Islands, although typically reserved for kitchen applications, can also be effective in closets, the designers note.
“I am seeing a lot of islands in closets,” says Samara. “It’s good to have options for drawers that pull out, and have a space where you can lay suitcases while packing or unpacking.”
“Anyone who has the space to put in an island will typically want to do that,” agrees Krengel. “It can multitask as a bench area, or a space to lay out a suitcase.”
“In larger designs, we will create an ‘island’ in the middle that is flanked with drawers and storage,” adds Farrell. “The top of the island can be used for layout of clothes, art display, etc.”
“We are also seeing benches attached to the island so people can sit down and put on their shoes,” Samara continues. This also provides a space for compartmentalizing ties, hats, purses, etc., she adds, explaining that this way, “Everything has its space.”
Closets provide a range of upsell possibilities, sometimes with some intriguing results.
“We’ve designed many closets with ‘clothes chutes’ that go directly to the laundry room,” reports Shirley. “We’ve also incorporated stackable washer/dryer systems, built-in ironing stations and even turned the space into a storm shelter in hurricane or tornado prone areas.”
“I have seen small refrigerators for drinks and water,” inside the closet, says Samara.
“I have even had requests for a wet bar in the corner of the closet – depending on the size – or maybe an undercounter refrigerator,” reports McClain.
“We put safes in some of our closet designs,” he states. “They are usually camouflaged by cabinet fronts, so nobody even knows they are there.”
“We did a closet that had a safe,” offers Samara. “It was full-height and it stored all of the client’s jewelry. We put a panel on it so that it is sort of integrated into the space. In that same closet there was an island, and she had a three-way mirror and a little stand – it was a large closet!”
Full-length mirrors are also a must for the upscale closet.
“Closets are becoming more like dressing rooms. Full-length mirrors are a very popular item, so the person can see what they are wearing as they get dressed,” remarks Samara.
Shirley agrees: “A full-length mirror is useful in dressing, and it expands the apparent size of the overall closet.”
Finishes and mouldings represent another area for expanded profits.
“The profit centers lie, in my opinion, where there is a lot of what I call ‘white space’ in the closet. You don’t have to have finished cabinetry backs on the open shelving portions of things. So the places where they are going to hang their clothing do not have the same woodworking costs as in some of the more linear spaces,” says Krengel. “In other words, you are profiting from spaces that don’t require the expense of drawers, hardware, etc.”
To that end, she says designers will likely be able to introduce some additional elements, such as additional countertop materials and crown molding, as well as paint colors.
She adds: “Every bit you get is going to be value added to the overall space.”
In the Dark
Of course, storage is only effective if the client can easily access what he or she needs – and that means proper lighting, says McClain.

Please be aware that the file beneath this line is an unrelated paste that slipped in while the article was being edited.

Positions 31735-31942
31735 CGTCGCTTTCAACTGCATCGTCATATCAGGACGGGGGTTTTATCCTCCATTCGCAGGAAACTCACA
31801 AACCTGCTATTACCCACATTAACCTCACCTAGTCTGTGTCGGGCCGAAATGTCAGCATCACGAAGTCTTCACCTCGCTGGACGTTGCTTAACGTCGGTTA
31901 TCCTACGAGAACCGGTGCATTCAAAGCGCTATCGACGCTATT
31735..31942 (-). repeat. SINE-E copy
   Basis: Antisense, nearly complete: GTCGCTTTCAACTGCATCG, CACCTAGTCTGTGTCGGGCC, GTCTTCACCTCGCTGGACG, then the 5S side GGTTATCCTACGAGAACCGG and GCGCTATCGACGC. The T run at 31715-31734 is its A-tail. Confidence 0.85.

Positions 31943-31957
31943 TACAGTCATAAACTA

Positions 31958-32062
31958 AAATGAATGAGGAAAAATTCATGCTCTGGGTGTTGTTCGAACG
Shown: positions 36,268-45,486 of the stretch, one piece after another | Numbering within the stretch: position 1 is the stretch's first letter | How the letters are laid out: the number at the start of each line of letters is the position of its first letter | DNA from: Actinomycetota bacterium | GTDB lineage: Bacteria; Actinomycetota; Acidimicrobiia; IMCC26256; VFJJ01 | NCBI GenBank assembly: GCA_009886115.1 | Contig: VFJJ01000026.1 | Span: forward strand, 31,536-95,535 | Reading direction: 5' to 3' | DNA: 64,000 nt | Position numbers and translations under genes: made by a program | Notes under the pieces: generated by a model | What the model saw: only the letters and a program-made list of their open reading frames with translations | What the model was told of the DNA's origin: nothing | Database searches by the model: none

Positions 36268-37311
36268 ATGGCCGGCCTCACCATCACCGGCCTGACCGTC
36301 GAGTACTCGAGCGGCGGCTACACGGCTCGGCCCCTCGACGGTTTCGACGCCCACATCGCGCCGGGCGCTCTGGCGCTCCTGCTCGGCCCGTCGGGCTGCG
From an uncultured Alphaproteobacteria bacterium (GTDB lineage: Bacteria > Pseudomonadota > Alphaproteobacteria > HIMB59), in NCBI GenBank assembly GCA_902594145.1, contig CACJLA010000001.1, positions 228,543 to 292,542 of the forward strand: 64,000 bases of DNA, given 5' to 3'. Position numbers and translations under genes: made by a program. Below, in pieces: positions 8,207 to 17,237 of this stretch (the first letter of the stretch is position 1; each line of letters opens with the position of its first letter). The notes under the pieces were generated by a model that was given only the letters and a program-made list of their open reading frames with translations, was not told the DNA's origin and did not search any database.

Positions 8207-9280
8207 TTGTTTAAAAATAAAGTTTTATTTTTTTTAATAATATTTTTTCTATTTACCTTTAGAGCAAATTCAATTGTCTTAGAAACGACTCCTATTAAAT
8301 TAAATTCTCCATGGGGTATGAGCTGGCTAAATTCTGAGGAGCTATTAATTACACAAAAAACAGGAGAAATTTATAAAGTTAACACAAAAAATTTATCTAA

“Lighting is important in closets. We see that LED lighting is often requested, for instance. The key is that it needs to be efficient lighting since that is the hot topic right now. A lot of clients like a simple switch, but others like lighting that turns on when you open the door, or perhaps an entry light coming on automatically,” he continues.
“We always try to provide filtered natural light when possible. This helps the space from becoming too claustrophobic and minimizes energy costs,” adds Farrell.
“I have only come across a few that have actual windows in the space,” says Samara. “A lot of people, if they want a countertop or vanity-type element in the closet, will have some sort of undercabinet lighting along the perimeter.”
McClain adds that other options include a sensor light that turns itself off after it detects no motion in the closet.
“A lot of designers don’t think about things like this, but it really does set you apart from other kitchen and bath firms,” he says.
Setting your firm apart from the rest is the name of the game, Samara adds. “My advice is to try designing closets if you can. Some [closet system] companies will even work with the designer as far as cutting a commission check if you refer their company and you work with them directly.”
Krengel believes the best way to sell such spaces is through an inclusive design program incorporating the master bath.
“If you can wrap it up and bundle it within the master suite, then I feel like there is definitely an opportunity to say there is some cost savings for the homeowner, but there are also some adjacencies of cost that make it doable to them that will add additional bottom line profit for you as a business owner,” she adds.
“It makes it one-stop shopping for the client,” says Evans.
“Sometimes the homeowners don’t always think about the possibilities with closets. Closet systems can be fairly expensive because of the finishes – so you must look for the biggest bang for your buck,” Evans says. She notes that her clients have found closet design worth the expense. In fact, she says: “If they do spend their money on a closet [system], they typically say that is the best money they’ve ever spent.”
McClain concludes: “Designers who do not include closet design in their service offerings are definitely missing out."